Friday, November 23, 2007

The Osborne Report: Ontario's Civil Justice Reform Project

The Honourable Coulter A. Osborne, Q.C. 's Civil Justice Reform Project has reported to the Ontario Attorney General with an extensive list of recommendations aimed at streamlining civil court processes, reducing the cost of litigation and improving access to Justice in the Province.

Among Osborne's key and most interesting recommendations:

  1. More judges must be apppointed by the Federal Government;

  2. The monetary jurisdiction of the Small Claims Court should be increased to $25,000. The increase should be staged. The court's monetary jurisdiction should be increased immediately to $15,000 with a further increase to $25,000 within two years. There should be no right of appeal from Judgments for less than $1500.00

  3. Litigants should be able to be represented by a paralegal or agent in Small Claims Court appeals and enforcement (contempt) matters in the Superior Court or the Divisional Court.

  4. The monetary jurisdiction of simplified procedure matters under rule 76 should increase to $100,000 on a province-wide basis, to be implemented as soon as practicable. Summary determination and trial procedures should be extended.

  5. The Courts of Justice Act should be amended to permit the court to dispense with a civil jury on its own motion.

  6. The Office of the Chief Justice of the Superior Court of Justice should consider issuing a Practice Direction that would state the court may refuse to grant any discovery relief, or may make appropriate cost awards on a discovery motion, where parties have failed to consider and, to the extent reasonable, apply the E-Discovery Guidelines and The Sedona Canada Principles, in particular, the requirement to meet and confer regarding the identification, preservation, collection, review and production of electronically stored information;

  7. Judges skilled in negotiation and with expertise in the relevant subject matter should, where possible, preside over pre-trial conferences.

  8. Amend rule 50.04 to permit the pre-trial judge to preside at trial where the parties consent.

  9. The Civil Rules Committee should consider and recommend to the Attorney General changes to the Courts of Justice Act so that only orders finally disposing of an action/application would be appealable to the Court of Appeal. Appeals from all other orders would be to the Divisional Court. The Civil Rules Committee can best determine if leave should be required and, if so, on what basis leave would be granted.

  10. A committee of nine - comprised of a member of the bench, bar and courts administration from a small, medium and large court location in Ontario - be struck to make recommendations, jointly to the Attorney General, the Chief Justice of the Superior Court of Justice and the Chief Justice of Ontario, on technological improvements that may be made at each of the three court locations. Recommendations should be detailed, taking into consideration policy, legal, cost and operational impacts. They should also include a process to evaluate any improvements implemented.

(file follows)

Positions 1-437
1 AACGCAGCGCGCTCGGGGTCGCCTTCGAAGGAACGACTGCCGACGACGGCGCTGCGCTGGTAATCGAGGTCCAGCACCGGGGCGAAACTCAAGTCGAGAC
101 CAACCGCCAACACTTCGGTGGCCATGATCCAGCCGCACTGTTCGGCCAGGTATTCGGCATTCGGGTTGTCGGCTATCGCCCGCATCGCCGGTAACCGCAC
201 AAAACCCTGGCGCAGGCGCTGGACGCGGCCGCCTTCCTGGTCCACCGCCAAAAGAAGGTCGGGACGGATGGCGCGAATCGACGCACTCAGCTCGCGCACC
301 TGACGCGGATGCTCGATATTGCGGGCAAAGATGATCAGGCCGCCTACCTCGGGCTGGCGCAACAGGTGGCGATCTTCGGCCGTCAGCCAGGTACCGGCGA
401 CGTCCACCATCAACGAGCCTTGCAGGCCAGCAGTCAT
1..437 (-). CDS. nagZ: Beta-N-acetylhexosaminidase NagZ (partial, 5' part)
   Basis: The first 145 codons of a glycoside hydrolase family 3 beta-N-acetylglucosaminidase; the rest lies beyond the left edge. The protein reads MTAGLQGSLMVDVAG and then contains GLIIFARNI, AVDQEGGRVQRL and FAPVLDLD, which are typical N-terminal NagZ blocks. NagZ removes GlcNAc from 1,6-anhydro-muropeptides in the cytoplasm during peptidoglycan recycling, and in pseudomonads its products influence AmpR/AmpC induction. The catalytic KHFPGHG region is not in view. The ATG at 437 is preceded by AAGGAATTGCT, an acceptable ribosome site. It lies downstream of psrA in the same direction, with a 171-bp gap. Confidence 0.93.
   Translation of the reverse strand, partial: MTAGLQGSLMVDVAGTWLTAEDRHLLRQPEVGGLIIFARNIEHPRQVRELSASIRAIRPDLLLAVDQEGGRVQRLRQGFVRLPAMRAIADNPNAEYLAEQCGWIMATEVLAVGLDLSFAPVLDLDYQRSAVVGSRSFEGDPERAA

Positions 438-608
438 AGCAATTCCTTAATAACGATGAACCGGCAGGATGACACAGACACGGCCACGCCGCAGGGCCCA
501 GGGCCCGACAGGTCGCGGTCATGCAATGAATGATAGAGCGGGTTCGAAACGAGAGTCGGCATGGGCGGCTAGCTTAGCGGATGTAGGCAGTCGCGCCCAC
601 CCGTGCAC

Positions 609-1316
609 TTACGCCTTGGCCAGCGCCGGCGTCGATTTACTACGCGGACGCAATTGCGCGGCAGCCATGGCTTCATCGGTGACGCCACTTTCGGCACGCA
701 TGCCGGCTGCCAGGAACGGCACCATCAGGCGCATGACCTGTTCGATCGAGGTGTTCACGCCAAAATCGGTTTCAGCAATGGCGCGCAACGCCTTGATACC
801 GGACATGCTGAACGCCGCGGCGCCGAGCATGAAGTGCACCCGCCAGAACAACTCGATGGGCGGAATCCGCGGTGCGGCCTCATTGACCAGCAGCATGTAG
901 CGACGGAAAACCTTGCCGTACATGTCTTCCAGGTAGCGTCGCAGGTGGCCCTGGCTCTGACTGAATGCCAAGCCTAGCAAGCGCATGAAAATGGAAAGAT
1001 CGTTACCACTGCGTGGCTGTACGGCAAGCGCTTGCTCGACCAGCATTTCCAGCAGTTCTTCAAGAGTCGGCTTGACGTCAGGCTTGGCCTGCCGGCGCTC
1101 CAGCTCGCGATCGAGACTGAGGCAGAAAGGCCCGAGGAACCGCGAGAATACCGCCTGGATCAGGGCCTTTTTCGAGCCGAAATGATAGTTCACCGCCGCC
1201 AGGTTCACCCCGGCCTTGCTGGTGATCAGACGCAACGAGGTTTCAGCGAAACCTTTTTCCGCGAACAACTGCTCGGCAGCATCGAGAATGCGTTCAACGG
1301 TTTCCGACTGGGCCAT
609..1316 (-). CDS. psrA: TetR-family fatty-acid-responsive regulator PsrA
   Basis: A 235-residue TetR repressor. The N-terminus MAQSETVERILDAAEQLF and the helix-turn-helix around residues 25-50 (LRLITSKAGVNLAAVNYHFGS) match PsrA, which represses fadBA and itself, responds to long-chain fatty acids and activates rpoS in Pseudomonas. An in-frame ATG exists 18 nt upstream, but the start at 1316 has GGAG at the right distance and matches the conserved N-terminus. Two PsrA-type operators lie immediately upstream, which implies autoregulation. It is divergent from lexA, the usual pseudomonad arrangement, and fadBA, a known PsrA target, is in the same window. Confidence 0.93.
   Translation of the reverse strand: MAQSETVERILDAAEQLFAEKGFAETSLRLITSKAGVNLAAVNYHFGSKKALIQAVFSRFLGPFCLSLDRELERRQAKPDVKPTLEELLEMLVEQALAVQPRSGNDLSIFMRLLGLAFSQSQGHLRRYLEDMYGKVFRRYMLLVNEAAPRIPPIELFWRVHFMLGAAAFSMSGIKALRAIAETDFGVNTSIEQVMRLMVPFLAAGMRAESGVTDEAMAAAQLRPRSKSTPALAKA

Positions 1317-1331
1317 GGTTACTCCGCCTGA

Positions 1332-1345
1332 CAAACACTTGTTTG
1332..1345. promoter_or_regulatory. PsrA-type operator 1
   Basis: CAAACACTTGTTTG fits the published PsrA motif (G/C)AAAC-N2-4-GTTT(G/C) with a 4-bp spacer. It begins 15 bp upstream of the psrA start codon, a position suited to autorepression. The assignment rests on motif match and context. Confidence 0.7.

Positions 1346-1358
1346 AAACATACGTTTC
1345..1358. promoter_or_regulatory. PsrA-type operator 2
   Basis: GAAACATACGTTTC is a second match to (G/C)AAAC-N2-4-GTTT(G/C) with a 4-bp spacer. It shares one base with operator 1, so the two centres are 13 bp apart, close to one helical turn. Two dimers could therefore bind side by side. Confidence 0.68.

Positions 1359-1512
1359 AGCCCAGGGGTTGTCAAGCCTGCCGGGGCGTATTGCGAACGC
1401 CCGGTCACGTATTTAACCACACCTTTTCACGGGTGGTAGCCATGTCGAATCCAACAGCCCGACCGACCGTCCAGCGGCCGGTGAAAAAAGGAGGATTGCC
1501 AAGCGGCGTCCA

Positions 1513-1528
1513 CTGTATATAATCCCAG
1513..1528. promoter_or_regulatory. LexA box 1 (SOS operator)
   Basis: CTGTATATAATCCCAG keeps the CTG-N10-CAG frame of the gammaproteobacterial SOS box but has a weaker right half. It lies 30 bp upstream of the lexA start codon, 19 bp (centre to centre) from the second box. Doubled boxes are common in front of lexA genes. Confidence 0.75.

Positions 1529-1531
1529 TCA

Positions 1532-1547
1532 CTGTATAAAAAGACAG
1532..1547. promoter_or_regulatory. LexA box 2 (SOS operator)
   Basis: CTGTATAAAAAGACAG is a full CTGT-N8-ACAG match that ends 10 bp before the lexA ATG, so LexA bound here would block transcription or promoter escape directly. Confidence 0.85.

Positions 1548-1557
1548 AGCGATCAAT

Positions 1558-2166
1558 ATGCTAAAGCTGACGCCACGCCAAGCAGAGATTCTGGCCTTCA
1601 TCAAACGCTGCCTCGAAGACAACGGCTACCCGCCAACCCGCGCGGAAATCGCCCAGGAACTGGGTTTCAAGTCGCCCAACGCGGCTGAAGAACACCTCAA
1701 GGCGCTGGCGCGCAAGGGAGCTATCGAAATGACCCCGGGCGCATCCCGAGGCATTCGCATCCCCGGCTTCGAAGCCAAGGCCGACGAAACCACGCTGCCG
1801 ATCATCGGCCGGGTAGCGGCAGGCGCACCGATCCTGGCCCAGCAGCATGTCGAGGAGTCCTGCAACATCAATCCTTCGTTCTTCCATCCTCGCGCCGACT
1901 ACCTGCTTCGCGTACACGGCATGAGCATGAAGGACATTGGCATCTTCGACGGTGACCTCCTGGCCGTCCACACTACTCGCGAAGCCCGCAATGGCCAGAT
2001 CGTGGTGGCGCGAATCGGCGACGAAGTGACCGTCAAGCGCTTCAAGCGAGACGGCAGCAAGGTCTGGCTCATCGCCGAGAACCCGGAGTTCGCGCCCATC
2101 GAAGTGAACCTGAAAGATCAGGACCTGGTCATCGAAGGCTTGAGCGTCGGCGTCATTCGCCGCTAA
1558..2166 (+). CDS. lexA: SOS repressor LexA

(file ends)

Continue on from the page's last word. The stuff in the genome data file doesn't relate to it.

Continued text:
11. Rules 1.08 and 37 should be amended to permit a party to propose, or the court to order on its own initiative, that any matter referred to in rule 1.08 be heard by telephone or video conference.

  12. The Office of the Chief Justice of the Superior Court and the Regional Senior Justices of each region consider:
    -The introduction of 9:00 or 9:30 a.m. chamber hearings to deal with ex parte, scheduling, consent or other matters that need less than 10 minutes and that would otherwise appear on motion lists. The chamber hearing would be in person or by teleconference.
    -The use of more specific time slots for the hearing of motions (e.g., morning and afternoon slots) to reduce wasted waiting time in court.
    -Greater use of teleconferencing for short motions. Amend rules 1.08 and 37 to permit the court to schedule and hear a matter by teleconference on its own initiative, or where requested by a party.

  13. Judges should move to zero tolerance mode when confronted with uncivil behaviour in the courtroom. There is an array of remedies available, including moral suasion, reporting the offending counsel to the Law Society, cost orders and, in egregious circumstances, the contempt process. Lawyers should not be reluctant to report instances of uncivil behaviour to the Law Society. If the Law Society does not know about uncivil conduct, it can hardly be blamed for not responding to it;

  14. The Rules of Civil Procedure should include, as an overarching principle of interpretation, that the court and the parties must deal with a case in a manner that is proportionate to what is involved, the jurisprudential importance of the case and the complexity of the proceeding.

  15. Counsel should be required to prepare a litigation budget and review it with a client prior to commencing or defending any proceeding. This budget should be updated at least when examinations for discovery are completed. The Law Society of Upper Canada should also consider making this an express requirement for the profession under the Rules of Professional Conduct.

The Ministry is soliciting feedback to the Osborne Report here.

For the Toronto Star's coverage, see: Justice for all: A blueprint

- Garry J. Wise, Toronto

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